Tubbs, Nuns, Pocket fires fully contained in Sonoma and Napa counties

The "Follow This Story" feature will notify you when any articles related to this story are posted.

When you follow a story, the next time a related article is published — it could be days, weeks or months — you'll receive an email informing you of the update.

If you no longer want to follow a story, click the "Unfollow" link on that story. There's also an "Unfollow" link in every email notification we send you.

This tool is available only to subscribers; please make sure you're logged in if you want to follow a story.

Please note: This feature is available only to subscribers; make sure you're logged in if you want to follow a story.


Read all of the PD's fire coverage here

Twenty-three days since an onslaught of deadly wildfires ravaged huge swaths of Sonoma County, the largest three blazes — the Tubbs, the Nuns and Pocket fires — were declared fully contained Tuesday and officially no longer a threat to property.

“I’m glad we’ve reached that point so folks can continue to move forward in the recovery. It’s very, very positive,” Cal Fire spokesman Scott McLean said from Sacramento.

The containment designation stalled for several days as state and local fire officials pushed to wrap up remaining issues, mainly hot spots well within the perimeters of the fires, which together burned more than 110,000 acres in Sonoma and Napa counties.

For full containment to be reached in such blazes, firefighters need a solid perimeter line, and the fire can no longer grow from internal flare-ups.

“We have to be thorough, make sure there’s no chance anything is going to get across the line,” McLean said.

On Tuesday afternoon, Cal Fire Battalion Chief Marshall Turbeville and a firefighter were driving remote stretches of the Tubbs fire in the rural Mark West Springs Road area making sure things looked buttoned up.

“We feel good. It’s OK,” Turbeville said of the 100 percent designation.

The Tubbs fire, the single most destructive wildland blaze in state history — and the costliest in U.S. history, according to insurance officials — burned 36,807 acres along its path from eastern Napa County to northern Santa Rosa. It destroyed 6,000 structures, mostly homes, and claimed at least 21 lives.

The Rincon Valley Fire District, which surrounds Santa Rosa on three sides, took a direct hit in the blaze, with nearly a quarter of its jurisdiction burned, Rincon Valley Fire Chief Jack Piccinini said.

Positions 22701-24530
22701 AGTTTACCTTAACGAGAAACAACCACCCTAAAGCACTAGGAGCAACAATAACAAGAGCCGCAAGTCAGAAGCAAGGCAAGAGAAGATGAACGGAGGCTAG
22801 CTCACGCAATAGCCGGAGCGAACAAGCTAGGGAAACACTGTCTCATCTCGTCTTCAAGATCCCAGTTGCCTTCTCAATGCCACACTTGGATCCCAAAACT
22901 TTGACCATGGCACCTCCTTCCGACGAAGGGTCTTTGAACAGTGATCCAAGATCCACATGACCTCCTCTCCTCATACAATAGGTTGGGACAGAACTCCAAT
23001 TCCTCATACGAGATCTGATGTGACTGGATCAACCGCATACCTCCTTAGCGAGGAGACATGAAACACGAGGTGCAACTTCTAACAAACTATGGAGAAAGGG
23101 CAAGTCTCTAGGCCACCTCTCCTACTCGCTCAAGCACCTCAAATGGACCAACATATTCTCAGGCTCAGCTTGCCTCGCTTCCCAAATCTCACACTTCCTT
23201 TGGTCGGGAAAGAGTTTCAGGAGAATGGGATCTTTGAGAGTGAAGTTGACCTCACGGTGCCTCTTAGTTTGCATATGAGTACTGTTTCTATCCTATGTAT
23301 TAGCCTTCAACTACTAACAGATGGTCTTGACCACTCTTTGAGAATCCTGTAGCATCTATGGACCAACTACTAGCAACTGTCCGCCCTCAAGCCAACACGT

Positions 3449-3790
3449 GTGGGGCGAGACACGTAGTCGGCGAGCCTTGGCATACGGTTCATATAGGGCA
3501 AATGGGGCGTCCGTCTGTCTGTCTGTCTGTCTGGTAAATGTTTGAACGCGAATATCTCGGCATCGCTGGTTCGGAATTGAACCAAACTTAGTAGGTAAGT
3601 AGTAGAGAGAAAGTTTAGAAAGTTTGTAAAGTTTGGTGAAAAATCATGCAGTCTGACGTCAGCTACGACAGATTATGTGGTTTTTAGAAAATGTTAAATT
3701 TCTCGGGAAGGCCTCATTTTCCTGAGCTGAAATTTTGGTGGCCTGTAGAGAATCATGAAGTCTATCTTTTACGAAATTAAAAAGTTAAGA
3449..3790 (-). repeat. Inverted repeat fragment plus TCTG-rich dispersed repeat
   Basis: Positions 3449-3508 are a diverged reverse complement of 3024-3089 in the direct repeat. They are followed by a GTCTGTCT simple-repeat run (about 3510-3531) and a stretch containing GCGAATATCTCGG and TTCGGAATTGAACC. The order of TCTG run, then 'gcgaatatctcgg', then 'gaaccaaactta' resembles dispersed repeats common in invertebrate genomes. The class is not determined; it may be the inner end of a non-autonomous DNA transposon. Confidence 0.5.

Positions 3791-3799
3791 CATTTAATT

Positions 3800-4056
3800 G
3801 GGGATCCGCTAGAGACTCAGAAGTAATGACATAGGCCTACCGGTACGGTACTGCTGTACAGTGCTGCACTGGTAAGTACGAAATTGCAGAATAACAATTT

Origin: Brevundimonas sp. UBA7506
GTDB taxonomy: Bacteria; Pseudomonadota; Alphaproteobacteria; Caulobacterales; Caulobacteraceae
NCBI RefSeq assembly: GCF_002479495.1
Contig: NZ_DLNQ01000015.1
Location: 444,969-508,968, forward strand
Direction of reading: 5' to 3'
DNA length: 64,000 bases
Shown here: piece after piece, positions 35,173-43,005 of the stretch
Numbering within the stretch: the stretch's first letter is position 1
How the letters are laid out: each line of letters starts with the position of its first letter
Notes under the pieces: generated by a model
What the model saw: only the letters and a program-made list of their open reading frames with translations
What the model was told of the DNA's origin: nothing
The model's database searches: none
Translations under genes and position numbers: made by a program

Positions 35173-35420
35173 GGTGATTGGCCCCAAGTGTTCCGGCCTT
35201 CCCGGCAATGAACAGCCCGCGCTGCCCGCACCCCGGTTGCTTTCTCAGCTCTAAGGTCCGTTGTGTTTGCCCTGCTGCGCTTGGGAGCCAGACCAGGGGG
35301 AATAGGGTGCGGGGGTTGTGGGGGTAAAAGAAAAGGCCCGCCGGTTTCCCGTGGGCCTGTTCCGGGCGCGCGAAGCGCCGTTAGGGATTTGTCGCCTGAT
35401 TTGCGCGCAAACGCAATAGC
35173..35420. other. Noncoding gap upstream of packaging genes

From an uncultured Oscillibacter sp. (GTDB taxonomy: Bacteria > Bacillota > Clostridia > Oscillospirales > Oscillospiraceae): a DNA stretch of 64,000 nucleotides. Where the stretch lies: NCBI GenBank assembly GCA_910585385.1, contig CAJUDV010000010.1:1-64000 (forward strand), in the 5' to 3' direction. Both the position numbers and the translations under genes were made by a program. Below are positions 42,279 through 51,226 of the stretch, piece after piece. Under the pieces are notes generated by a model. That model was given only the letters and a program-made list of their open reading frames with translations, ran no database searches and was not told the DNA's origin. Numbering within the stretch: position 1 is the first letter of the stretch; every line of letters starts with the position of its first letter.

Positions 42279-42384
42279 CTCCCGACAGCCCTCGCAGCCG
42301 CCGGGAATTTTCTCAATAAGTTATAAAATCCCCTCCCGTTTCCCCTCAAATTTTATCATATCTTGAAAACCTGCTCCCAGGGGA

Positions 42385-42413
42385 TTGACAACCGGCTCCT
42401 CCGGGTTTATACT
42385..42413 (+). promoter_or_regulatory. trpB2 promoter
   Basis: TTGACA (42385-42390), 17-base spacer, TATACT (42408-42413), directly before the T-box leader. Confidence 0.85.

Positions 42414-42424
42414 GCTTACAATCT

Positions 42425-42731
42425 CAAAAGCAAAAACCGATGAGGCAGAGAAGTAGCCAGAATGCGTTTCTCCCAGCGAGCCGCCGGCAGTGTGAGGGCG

The 17,357-acre Pocket fire burned in remote, hilly terrain east of Geyserville and destroyed a handful of structures, officials said.

The 56,556-acre Nuns fire spread mostly across the Sonoma Valley and surrounding hills, scorching more than one-third of Kenwood. About 20,000 acres burned in parkland, Bennett Valley and Napa County.

A Glen Ellen woman and a man who lived off Bennett Ridge died in the blaze, which formed from six separate fires that started in the Oct. 8 windstorm. A water tank driver working on the fire line in Napa County died in a crash.

Sonoma Valley Fire Chief Steve Akre called damage in the region sobering. He estimated losses in Glen Ellen and Sonoma Valley communities outside of Kenwood could range from 650 to 1,000 structures, including secondary buildings.

“It really helps to frame the magnitude of it,” he said.

The fire burned more than a third of the Kenwood Fire Protection District.

“It’s worse than I expected. It’s kind of mind-boggling,” Kenwood Fire Chief Daren Bellach said.

While the official count remained unfinished, the fire appeared to have burned about 100 Kenwood residences, Bellach said.

For the area covered by the Sonoma Valley Fire and Rescue Authority, including the city of Sonoma, Glen Ellen and Valley of the Moon, 22 percent of the district, or 6,397 acres, burned.

Fire losses for other Sonoma Valley agencies ranged from 98 percent of the Mayacamas volunteers’ rugged and steep 8,000-acre jurisdiction along the Sonoma-Napa border to 42 percent for the Eldridge Fire Department, which protects the Sonoma Valley Developmental Center. The state care facility was evacuated but did not burn.

The local fire agencies — in many ways the hub of their communities — are focusing now on helping residents connect with services and tools to search through their properties.

“People are looking for that support,” Akre said.

Bellach, one of the county’s newer fire chiefs, said he and others are learning how to navigate scores of post‑fire issues, inside and outside their departments.

“No one really has had to deal with this before on this scale. It’s new to me,” Bellach said. “I’m talking to other chiefs. It’s all new to them as well.”

You can reach Staff Writer Randi Rossmann at 707‑521-5412 or On Twitter@rossmannreport.

Read all of the PD's fire coverage here

Show Comment

Our Network

Sonoma Index-Tribune
Petaluma Argus Courier
North Bay Business Journal
Sonoma Magazine
Bite Club Eats
La Prensa Sonoma
Emerald Report
Spirited Magazine